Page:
There is a yearly literary festival in Utrecht (NL). The theme this year was the work of Ernest Hemingway and on a news site we read that Michael Palin would be attending the opening of the festival and do a presentation and a Q&A session. I used to read quite some Hemingway in my late teens/early twenties, I have seen quite a few Hemingway movie adaptations and as a Michael Palin and Monty Python fan and having seen Palin’s travel shows including the “Hemingway Adventure” series I couldn’t let this chance slip by. I needed a ticket to this event! My husband is a fellow Palin/Python fan (but not so much a Hemingway fan) and really wanted to come along and see Palin as well. And so, on Monday evening November 24th we found ourselves in Utrecht.
The opening part of the evening was a discussion panel about Hemingway (alas no Palin there). The discussion panel was OK. The speaker opening the evening was very promising and amusing but alas he didn’t have a seat in the discussion panel and the discussion panel was only mildly interesting to me. What annoyed me was this one guy who went on about how he couldn’t read English well enough so he had only read Hemingway in Dutch and then proceeded to quote some passage in Dutch to illustrate how weirdly Hemingway could sometimes phrase things. When I heard what he found weird I knew instantly it was weird because of the translation. Ugh. Maybe if you discuss Hemingway it would be nice to invite scholars who actually read the original texts… The discussion was OK, though I had expected something better from a literary festival, something more in depth. I’m not a Hemingway connaisseur and even I didn’t learn much new about him, it all remained very shallow.
Anyway, moving on… we were told that Palin couldn’t sign anything after his presentation (maybe because of time issues?) but that the day before he had signed a bunch of books in his hotel room and that these books were for sale. Annoying thing: the books he signed we already have and they had only let him sign his books that were translated into Dutch! I don’t want Dutch Michael Palin books that I already have in English! So, we didn’t buy those.

Michael Palin finally came after the intermission. At the end of the break we saw him take a seat in the front row with his wife whom I recognized from photos in his diaries (yes, I have been reading the diaries he published). He then proceeded to give this speech about Hemingway and how he had come to admire Hemingway and then referenced the trip he had done for the BBC following in Hemingway’s footsteps.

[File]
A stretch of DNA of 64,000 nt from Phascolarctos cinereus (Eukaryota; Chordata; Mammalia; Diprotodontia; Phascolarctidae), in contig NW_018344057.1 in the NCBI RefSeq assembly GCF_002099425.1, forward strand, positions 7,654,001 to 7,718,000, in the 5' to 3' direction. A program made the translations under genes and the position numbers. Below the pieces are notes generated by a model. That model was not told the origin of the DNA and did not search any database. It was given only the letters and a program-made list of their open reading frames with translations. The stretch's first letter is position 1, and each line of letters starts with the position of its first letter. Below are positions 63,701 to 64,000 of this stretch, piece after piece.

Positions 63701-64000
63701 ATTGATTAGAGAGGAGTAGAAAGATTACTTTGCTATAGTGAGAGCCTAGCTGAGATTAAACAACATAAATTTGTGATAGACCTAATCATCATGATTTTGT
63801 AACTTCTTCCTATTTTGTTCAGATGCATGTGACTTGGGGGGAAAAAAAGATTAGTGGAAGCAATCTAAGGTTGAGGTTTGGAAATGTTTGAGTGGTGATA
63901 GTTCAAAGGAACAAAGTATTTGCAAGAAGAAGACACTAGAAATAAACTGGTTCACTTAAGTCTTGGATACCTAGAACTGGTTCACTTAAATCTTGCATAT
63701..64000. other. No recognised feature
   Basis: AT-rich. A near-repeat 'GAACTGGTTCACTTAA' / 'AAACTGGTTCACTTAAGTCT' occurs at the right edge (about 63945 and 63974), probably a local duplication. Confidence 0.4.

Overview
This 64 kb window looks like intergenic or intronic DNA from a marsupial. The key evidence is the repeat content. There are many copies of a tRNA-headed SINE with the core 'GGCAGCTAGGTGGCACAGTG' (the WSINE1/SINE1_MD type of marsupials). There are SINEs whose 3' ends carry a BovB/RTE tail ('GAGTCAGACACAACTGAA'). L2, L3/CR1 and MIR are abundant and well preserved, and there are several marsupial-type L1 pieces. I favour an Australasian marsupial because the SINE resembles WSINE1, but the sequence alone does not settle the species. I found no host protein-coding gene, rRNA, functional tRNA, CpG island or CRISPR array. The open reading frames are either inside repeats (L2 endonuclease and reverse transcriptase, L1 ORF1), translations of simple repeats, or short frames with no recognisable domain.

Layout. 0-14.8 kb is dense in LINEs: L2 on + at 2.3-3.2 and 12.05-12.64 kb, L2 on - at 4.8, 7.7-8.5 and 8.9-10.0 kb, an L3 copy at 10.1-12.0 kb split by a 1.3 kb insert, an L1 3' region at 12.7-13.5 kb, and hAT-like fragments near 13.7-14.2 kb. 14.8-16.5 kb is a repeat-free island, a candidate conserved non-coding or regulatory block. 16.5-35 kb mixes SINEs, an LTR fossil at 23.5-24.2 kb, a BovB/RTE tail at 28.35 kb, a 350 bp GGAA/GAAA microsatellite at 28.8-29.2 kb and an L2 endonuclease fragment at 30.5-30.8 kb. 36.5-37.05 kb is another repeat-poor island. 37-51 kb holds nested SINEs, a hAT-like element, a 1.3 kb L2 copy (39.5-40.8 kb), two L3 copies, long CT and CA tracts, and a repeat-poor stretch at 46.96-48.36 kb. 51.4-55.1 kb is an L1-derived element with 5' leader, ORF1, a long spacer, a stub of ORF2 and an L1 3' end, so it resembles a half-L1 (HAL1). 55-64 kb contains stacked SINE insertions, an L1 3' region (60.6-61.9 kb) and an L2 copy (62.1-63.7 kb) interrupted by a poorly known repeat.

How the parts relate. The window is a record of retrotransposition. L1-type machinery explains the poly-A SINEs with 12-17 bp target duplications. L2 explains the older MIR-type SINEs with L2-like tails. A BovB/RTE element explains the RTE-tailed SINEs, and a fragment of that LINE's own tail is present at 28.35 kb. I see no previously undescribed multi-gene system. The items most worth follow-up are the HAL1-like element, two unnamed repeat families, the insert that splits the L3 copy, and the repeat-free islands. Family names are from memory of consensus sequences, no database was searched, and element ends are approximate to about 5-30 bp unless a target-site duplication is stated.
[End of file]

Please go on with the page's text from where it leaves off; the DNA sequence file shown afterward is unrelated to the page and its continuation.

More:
It was a good speech with many amusing bits that really got laughs, we loved listening to him! I especially loved when he went off text occasionally to tell an anecdote. Afterwards there was a Q&A session.

The presenter (different guy from the one who had presented earlier) asked a few questions and then let the audience have their questions. I was thinking up a question about Hemingway and film adaptations but then after only 4 or so questions, it had to end, due to the time. Such a pity!!! So, while the Michael Palin hour was really good, it was just waaaay too short, we would’ve loved to have had more time with him! The venue we were at is so big (there are about 5 or 6 stages there!) that there was no single stage door to go to… so we couldn’t wait for him there (like we had done this past summer in London at the Old Vic when we shortly met Richard Armitage). So, back home we went to relieve our friend of her babysitting duties.

Bottom line: it was really really great to see Michael Palin in the flesh and hear him speak and it cements why I love this man so much: he is funny and warm and smart and so nice. We had great seats and my husband took some good pictures. So, though the evening didn’t quite live up to expectation with the time available (and no chance for a meet and greet) what we did see and hear was good, we were happy we had been there.